[Draisaitl, McDavid powering Oilers once again]

In other words, Draisaitl may not be able to maintain his current two points-per-game pace. There’s not much doubt about his elite impact, though. It’s just a matter of whether he’ll finish high in Hart Trophy voting, or whether Draisaitl might win his second. (McDavid is a two-time winner.)

Ovechkin’s resounding rejuvenation

At this point in his career, people expected Alex Ovechkin to chase Wayne Gretzky’s goals record, and then maybe some team success. Considering how deadly Ovechkin remains from his “office,” a flirt or three with a Maurice Richard Trophy seemed plausible.

Yet, to make enough plays to not only be in the Richard race, but for Ovechkin to be in the Hart Trophy discussion? Stunning.

Through 19 games, Ovechkin boasts 15 goals and 15 assists for 30 points. Again, it’s surprising to see Ovechkin enjoy a 1:1 goals-to-assist ratio. Look back at 2019-20, when Ovechkin scored 49 goals and 18 assists, and it seemed like he was trending a bit toward being a specialist. Instead, he’s been a more varied danger to defenses this season.

Much like Draisaitl, there’s some puck luck for Ovechkin, who (also like Draisaitl) already boasts a shot that’s well above average. His 18.3 shooting percentage is higher than his career average (12.8) and other luck-related factors linger.

Glance at Ovechkin’s isolated impact chart at Hockey Viz, or view other metrics, and you’ll get the impression Ovechkin’s wider offensive impact slipped, and his defense dropped quite badly.


Yet, so far this season, his net impact has been elite. Ovechkin doesn’t just look viable in the Hart Trophy discussion by sheer production. He even looks strong by more nuanced measures like expected goals (via Evolving Hockey).


Really, you have to strain to nitpick, although at 36, it’s probably asking too much for Ovechkin to win his fourth Hart Trophy. Ovechkin’s performing at such a high level at age 36 that he’s accomplishing Jaromir Jagr-type feats.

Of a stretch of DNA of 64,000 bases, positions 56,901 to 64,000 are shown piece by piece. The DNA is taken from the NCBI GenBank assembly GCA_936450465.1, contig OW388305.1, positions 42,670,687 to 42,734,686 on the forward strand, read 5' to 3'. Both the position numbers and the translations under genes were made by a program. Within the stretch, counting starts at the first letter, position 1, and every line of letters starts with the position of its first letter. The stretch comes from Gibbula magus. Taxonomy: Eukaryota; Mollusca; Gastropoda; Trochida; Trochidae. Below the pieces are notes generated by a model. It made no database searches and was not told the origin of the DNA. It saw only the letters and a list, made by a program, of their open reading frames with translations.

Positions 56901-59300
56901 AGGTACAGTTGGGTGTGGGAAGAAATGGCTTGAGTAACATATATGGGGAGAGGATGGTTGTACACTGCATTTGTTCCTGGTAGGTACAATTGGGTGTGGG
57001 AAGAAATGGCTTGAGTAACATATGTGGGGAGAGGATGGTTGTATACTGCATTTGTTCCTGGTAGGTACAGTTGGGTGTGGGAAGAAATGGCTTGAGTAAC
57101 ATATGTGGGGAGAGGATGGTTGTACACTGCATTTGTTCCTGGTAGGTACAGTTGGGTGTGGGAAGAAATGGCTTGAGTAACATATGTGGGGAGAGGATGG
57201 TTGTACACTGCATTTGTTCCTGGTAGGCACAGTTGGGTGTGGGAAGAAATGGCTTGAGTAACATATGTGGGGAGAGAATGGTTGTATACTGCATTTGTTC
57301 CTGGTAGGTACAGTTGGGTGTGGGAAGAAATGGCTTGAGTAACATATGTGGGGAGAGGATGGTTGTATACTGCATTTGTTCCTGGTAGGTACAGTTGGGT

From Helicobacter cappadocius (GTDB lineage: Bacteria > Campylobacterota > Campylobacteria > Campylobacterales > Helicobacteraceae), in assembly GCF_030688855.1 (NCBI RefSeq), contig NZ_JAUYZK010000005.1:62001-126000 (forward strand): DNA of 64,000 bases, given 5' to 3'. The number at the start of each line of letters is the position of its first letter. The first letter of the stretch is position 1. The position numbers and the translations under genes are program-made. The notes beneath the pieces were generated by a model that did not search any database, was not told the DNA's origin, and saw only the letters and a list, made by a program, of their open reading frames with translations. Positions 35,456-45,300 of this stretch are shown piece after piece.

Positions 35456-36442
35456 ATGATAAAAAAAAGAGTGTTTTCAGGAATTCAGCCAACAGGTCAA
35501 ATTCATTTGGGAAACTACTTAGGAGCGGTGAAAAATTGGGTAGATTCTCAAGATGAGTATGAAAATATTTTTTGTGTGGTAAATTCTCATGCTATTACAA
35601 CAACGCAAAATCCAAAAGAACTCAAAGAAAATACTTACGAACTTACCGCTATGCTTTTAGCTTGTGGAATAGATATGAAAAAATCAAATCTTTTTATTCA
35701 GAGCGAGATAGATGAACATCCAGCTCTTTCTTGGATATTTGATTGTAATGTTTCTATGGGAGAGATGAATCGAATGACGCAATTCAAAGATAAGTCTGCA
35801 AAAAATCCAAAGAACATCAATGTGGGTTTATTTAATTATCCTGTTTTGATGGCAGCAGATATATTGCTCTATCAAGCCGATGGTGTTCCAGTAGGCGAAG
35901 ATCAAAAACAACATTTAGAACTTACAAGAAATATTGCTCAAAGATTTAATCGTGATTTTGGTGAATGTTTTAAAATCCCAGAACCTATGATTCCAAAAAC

You won’t see many players pull off what Ovechkin is managing, so some advice: savor it. Be thankful for it.

Goalies lead the pack of other Hart Trophy candidates

To keep this post from getting too unwieldy, this section will be limited. Again, the Norris and Vezina posts go deeper on perfectly valid options who traditionally struggle to gain votes at the same level as top-scoring forwards.

That said, here are a few names to bat around.

  • Truly, a lot of goalies are off to tremendous starts. Frederik Andersen, Jack Campbell, John Gibson, Igor Shesterkin, and Andrei Vasilevskiy all are making huge impacts for their teams, and likely deserve some Hart Trophy buzz. Carey Price is the last goalie to win a Hart, pulling that off in 2014-15. Before Hart, Jose Theodore won a Hart in 2001-02 with considerable controversy. In particular, it’s tough to imagine any goalie matching Dominik Hasek’s repeat Hart Trophy wins from 1996-97 and 1997-98.
  • Defensemen haven’t been much luckier. Chris Pronger won a Hart Trophy in 1999-2000, while Nicklas Lidstrom never received the honor. Beyond Pronger, you have to reach back to Bobby Orr’s dominant days in 1971-72. Yeah, pretty rare.

That said, Adam Fox and others are enjoying strong years that are worth remembering. But they’ll struggle to get more than faint mentions outside of the Norris debate.

James O’Brien is a writer for Pro Hockey Talk on NBC Sports. Drop him a line at or follow him on Twitter @cyclelikesedins.